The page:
Robert J. Sawyer

Language: English

Pages: 320

ISBN: 076532413X

Format: PDF / Kindle (mobi) / ePub

The basis for the hit ABC TV series and the Aurora Award-winning novel that started it all!


Two minutes and seventeen seconds that changed the world

Suddenly, without warning, all seven billion people on Earth black out for more than two minutes. Millions die as planes fall from the sky, people tumble down staircases, and cars plow into each other.

But that's the least of the survivors' challenges. During the blackout, everyone experienced a glimpse of what his or her future holds―and the interlocking mosaic of these visions threatens to unravel the present.

Ramage at Trafalgar (Lord Ramage, Book 16)

The Sea Hawk

Riding Barranca: Finding Freedom and Forgiveness on the Midlife Trail

A Boy Called Duct Tape











some kind of prank?” Theo looked at Lloyd. “She doesn’t know.” Lloyd cleared his voice, then spoke up. “Dr. Tompkins, this is Lloyd Simcoe. I’m also a Canadian, although I was with the D-Zero Group at Fermilab until 2007, and for the last two years I’ve been here at CERN.” He paused, not sure what to say next. Then: “What time is it there?” “Just before noon.” The sound of a stifled yawn. “Today is my day off; I was sleeping in. What’s this all about?” “So you haven’t been up yet today?”

they were both standing, and we stood, too. The whole time, we stood around, like we were waiting for the fucking bus. They were both quiet for a bit, like they didn’t know what to say. And then, finally, my mother spoke up. She said, ‘Your father is moving out.’ Just like that. No preamble, no softening the blow: ‘Your father is moving out.’ “And then he spoke. ‘I’ll get a place nearby. You’ll be able to see me on weekends.’ “And my mother added, as if it needed to be said, ‘Your father and I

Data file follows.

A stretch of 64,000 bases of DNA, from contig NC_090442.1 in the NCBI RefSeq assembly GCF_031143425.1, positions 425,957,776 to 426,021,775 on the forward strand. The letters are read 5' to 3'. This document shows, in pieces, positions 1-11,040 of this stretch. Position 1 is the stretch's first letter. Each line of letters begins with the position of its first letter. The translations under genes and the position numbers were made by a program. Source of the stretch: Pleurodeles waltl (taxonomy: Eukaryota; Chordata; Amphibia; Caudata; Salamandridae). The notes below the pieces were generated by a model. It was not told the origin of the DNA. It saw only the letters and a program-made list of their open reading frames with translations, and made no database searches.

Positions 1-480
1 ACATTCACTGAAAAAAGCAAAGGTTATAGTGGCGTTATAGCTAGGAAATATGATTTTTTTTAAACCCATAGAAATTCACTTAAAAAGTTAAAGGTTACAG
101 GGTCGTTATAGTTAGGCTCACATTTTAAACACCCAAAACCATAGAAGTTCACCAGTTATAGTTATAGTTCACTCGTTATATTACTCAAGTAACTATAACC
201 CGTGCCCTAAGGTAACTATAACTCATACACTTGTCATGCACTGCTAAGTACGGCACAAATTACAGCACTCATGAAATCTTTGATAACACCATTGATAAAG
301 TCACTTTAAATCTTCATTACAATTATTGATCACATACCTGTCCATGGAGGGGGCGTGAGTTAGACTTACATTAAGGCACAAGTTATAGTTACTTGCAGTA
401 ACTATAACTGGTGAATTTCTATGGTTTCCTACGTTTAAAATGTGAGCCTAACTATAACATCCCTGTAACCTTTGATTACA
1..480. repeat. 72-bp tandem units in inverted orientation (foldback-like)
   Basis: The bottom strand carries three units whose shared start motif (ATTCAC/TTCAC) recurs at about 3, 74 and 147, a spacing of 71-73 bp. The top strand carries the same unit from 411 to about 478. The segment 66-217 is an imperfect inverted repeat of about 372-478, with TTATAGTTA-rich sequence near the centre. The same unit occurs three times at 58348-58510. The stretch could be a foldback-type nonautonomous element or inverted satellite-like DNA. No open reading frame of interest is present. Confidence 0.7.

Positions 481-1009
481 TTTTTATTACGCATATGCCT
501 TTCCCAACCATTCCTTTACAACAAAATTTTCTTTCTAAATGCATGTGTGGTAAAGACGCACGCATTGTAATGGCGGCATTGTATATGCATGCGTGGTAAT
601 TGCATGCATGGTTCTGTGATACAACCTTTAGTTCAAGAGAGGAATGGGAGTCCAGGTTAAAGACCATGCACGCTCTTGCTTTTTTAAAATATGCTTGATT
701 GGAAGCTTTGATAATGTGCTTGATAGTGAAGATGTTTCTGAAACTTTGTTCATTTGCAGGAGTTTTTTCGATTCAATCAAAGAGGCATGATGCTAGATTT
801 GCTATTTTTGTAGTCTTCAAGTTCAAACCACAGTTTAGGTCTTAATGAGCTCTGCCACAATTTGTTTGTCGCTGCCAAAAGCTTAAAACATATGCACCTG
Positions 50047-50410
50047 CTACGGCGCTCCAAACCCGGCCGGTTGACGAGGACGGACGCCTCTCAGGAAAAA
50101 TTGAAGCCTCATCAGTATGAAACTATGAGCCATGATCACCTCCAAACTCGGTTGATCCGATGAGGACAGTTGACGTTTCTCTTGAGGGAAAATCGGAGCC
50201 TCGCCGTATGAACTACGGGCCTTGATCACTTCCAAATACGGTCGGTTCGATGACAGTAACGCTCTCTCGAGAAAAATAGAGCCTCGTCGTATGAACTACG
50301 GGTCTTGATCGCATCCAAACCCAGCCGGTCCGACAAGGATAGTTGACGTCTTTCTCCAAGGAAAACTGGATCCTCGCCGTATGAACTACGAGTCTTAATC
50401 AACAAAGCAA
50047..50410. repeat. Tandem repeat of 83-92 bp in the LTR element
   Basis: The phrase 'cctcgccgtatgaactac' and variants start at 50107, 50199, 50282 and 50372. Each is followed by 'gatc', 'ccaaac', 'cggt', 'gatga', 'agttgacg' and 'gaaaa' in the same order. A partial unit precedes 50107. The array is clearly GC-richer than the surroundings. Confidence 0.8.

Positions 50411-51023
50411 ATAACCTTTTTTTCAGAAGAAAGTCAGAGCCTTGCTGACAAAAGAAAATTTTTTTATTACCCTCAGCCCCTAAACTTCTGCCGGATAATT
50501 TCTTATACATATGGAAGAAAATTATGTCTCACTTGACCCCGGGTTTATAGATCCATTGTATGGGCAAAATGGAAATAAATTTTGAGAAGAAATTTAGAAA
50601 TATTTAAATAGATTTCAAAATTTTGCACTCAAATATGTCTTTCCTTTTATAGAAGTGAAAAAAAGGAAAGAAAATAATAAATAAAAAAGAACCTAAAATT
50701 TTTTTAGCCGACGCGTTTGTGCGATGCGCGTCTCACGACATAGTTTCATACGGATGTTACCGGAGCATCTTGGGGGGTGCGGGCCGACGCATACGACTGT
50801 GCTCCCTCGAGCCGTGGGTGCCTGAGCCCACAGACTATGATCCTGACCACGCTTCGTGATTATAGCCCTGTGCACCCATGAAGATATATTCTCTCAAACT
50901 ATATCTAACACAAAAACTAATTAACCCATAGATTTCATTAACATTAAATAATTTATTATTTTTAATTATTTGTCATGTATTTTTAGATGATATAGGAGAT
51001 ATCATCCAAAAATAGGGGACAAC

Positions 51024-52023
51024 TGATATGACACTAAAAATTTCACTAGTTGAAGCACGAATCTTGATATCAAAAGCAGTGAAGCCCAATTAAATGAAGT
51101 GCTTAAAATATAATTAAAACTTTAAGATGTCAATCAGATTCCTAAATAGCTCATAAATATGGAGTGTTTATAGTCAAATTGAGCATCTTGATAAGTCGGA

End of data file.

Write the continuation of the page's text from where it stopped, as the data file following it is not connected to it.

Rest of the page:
parents’ marriage?” Theo was surprised by the question. He frowned as he considered it. “Fine, I guess; they still seem to be happy. Dad was never very demonstrative, but Mom never seemed to mind.” “My father is dead,” said Michiko. “But I suppose he was a typical Japanese of his generation. Kept everything inside, and his work was his whole life.” She paused. “Heart attack; forty-seven years old. When I was twenty-two.” Theo searched for the right words. “I’m sure he’d be very proud of you if

in, pulled out a hanger, and put the jacket on it. He then replaced the hanger inside the closet . . . and the jacket slipped from it to the closet floor. Gaston’s voice lashing out again: “Damn it, Marc, can’t you be more careful?” Marc . . . Marc! Mon Dieu! That’s why he looked familiar. A family resemblance. Marc. The name Marie-Claire and he had chosen for the child she was carrying. Marc Béranger. Gaston hadn’t even yet held the baby in his arms, hadn’t burped it over his shoulder,

guess I am off the hook.” 26 LIKE EVERY PHYSICIST, THEO WAITED WITH interest each year to see who would be honored with the Nobel Prize—who would join the ranks of Bohr, Einstein, Feyn-man, Gell-Mann, and Pauli. CERN researchers had earned more than twenty Nobels over the years. Of course, when he saw the subject header in his email box, he didn’t have to open the letter to know that his name wasn’t on this year’s list of honorées. Still, he did like to see which of his friends and colleagues

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